Display Settings:

Format

Send to:

Choose Destination
We are sorry, but NCBI web applications do not support your browser and may not function properly. More information
Diabetes Care. 2002 Aug;25(8):1313-9.

Coronary artery calcification in type 2 diabetes and insulin resistance: the framingham offspring study.

Author information

  • 1General Medicine Division and Department of Medicine, Massachusetts General Hospital and Harvard Medical School, Boston, Massachusetts 02114, USA. jmeigs@parthers.org

Abstract

OBJECTIVE:

To assess risk for subclinical coronary atherosclerosis using electron beam- computed tomography in subjects with or without insulin resistance and with normal glucose tolerance (NGT) or impaired glucose tolerance (IGT/impaired fasting glucose [IFG]) or type 2 diabetes.

RESEARCH DESIGN AND METHODS:

We categorized glucose tolerance by type 2 diabetes therapy (diagnosed diabetes) or with an oral glucose tolerance test (OGTT) (IFG, IGT, and OGTT-detected diabetes) and insulin resistance as an elevated fasting insulin level, in subjects attending the fifth examination (1991-1995) of the Framingham Offspring Study. A representative subset of subjects without clinical atherosclerosis was selected for electron beam computed tomography in 1998-1999 from age- and sex-stratified quintiles of the Framingham risk score. The presence of subclinical atherosclerosis was defined as the upper quartile of the Agatston score distribution (score > 170). We assessed risk for subclinical atherosclerosis using multivariable logistic regression.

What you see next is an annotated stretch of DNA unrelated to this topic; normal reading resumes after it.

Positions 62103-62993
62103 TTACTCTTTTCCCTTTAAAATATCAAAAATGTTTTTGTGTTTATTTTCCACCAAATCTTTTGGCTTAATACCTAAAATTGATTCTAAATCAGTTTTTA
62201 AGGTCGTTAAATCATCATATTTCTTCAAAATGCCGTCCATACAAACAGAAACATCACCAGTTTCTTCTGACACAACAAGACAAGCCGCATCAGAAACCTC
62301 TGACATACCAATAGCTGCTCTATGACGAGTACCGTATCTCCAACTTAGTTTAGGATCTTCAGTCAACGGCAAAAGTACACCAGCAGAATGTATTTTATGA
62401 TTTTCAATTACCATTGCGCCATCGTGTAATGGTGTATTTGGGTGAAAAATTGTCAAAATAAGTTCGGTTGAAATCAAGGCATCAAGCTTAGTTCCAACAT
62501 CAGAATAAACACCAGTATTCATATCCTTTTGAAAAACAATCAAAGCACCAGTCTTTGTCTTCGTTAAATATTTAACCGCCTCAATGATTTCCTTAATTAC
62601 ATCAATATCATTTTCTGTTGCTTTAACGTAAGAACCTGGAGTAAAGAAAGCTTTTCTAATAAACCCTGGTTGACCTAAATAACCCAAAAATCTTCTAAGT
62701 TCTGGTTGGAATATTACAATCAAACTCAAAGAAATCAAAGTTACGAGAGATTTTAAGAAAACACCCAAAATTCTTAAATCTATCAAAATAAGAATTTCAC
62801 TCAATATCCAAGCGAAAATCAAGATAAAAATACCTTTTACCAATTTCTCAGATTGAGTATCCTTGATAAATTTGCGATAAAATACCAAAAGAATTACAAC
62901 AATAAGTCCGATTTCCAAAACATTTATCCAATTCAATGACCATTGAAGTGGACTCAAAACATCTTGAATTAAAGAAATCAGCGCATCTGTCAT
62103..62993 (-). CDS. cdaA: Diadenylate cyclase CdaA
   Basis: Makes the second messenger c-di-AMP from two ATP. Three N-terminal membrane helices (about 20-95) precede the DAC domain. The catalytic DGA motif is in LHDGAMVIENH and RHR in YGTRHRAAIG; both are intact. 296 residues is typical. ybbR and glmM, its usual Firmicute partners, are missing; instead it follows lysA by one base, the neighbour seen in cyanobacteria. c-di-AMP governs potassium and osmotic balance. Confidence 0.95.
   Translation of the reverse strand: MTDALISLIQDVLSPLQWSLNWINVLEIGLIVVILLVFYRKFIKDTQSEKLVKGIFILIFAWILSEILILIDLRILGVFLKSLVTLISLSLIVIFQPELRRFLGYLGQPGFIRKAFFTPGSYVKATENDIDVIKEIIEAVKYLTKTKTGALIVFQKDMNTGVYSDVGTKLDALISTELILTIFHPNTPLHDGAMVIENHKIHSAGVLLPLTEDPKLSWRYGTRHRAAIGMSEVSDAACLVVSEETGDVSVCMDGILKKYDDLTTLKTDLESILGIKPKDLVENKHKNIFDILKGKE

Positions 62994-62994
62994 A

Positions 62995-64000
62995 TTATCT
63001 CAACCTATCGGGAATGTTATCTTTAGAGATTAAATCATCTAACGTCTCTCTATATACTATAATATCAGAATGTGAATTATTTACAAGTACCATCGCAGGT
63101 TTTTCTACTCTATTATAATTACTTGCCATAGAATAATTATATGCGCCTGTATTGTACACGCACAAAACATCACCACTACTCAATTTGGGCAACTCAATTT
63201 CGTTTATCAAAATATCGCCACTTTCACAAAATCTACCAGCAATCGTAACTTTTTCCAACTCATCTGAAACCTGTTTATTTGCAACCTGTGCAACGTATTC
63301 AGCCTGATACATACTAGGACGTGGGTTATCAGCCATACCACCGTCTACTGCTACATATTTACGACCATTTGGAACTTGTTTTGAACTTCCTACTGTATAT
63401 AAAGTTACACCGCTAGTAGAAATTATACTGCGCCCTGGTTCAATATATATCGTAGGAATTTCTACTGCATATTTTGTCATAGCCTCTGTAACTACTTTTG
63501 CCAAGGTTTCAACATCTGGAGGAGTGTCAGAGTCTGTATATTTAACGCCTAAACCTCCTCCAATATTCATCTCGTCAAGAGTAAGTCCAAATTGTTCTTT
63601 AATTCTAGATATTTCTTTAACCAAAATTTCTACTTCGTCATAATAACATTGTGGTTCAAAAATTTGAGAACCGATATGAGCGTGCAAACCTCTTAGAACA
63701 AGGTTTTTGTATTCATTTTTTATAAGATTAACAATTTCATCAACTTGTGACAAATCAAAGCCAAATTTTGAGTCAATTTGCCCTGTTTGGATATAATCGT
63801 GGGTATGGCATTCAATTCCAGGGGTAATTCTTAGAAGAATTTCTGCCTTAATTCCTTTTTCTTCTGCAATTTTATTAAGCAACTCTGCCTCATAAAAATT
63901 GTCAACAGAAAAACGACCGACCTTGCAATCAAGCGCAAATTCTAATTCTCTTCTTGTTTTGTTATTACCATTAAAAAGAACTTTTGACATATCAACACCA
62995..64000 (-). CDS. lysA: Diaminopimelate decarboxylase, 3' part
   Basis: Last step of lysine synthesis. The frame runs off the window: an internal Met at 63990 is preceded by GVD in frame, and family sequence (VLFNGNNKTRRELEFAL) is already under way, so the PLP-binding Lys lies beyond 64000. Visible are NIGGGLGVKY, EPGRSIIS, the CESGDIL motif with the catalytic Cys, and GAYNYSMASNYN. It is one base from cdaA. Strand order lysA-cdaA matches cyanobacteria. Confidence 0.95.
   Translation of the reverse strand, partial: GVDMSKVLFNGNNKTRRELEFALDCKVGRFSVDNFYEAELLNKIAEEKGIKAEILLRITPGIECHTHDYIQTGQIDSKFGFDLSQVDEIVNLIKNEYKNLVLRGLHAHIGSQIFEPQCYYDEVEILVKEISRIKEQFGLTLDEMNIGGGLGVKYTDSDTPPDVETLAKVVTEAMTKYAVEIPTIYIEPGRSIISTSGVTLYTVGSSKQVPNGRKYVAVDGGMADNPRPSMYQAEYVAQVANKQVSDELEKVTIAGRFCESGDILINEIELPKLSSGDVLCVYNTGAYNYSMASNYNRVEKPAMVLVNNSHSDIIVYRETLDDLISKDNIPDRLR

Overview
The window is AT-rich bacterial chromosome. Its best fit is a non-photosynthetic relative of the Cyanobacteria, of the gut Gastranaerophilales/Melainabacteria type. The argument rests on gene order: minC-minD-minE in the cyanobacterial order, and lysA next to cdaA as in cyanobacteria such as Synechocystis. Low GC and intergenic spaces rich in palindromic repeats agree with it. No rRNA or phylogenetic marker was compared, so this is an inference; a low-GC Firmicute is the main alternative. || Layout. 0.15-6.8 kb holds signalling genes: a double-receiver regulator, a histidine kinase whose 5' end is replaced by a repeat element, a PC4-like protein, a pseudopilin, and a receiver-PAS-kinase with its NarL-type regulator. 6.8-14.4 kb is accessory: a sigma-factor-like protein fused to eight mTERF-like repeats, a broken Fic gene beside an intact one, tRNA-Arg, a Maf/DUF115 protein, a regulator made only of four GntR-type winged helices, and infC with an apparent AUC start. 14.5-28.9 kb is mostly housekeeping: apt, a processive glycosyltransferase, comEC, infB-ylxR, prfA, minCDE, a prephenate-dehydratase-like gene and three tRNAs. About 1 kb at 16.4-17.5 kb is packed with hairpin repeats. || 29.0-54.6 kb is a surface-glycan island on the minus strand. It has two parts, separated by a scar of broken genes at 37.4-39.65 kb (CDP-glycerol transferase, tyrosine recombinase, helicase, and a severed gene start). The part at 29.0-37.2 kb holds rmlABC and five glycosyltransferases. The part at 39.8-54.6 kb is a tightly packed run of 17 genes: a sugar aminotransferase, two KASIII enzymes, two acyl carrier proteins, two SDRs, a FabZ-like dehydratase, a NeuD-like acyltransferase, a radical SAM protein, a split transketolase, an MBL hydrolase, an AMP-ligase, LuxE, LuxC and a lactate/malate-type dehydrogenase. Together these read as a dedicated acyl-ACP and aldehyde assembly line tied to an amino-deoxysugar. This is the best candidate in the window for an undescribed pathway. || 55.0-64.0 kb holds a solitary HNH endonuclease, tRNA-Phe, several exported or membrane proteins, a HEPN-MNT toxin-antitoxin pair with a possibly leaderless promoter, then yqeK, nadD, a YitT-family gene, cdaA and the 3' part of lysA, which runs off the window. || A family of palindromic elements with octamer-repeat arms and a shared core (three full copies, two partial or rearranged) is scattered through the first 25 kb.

RESULTS:

Of 325 subjects aged 31-73 years, 51% were men, 11.2% had IFG/IGT, and 9.9% had diabetes (2.8% with diagnosed diabetes); 14.5% had insulin resistance. Compared with NGT, subjects with IFG/IGT tended to be more likely (adjusted odds ratio 1.5, 95% CI 0.7-3.4) and those with diabetes were significantly more likely (2.7, 1.2-6.1) to have subclinical coronary atherosclerosis. In age- and sex-adjusted models, subjects with insulin resistance were more likely to have subclinical atherosclerosis than those without insulin resistance (2.1, 1.01-4.2), but further risk factor adjustment weakened this association. In adjusted models including insulin resistance, diabetes remained associated with risk for subclinical atherosclerosis (2.8, 1.2-6.7); diagnosed diabetes (6.0, 1.4-25.2) had a larger effect than OGTT-detected diabetes (2.1, 0.8-5.5).

CONCLUSIONS:

Individuals with diabetes have an elevated burden of subclinical coronary atherosclerosis. Aggressive clinical atherosclerosis prevention is warranted, especially in diagnosed diabetes.

PMID:
12145227
[PubMed - indexed for MEDLINE]
PubMed Commons home

PubMed Commons

0 comments
How to join PubMed Commons

    Supplemental Content

    Full text links

    Icon for HighWire
    Loading ...
    Write to the Help Desk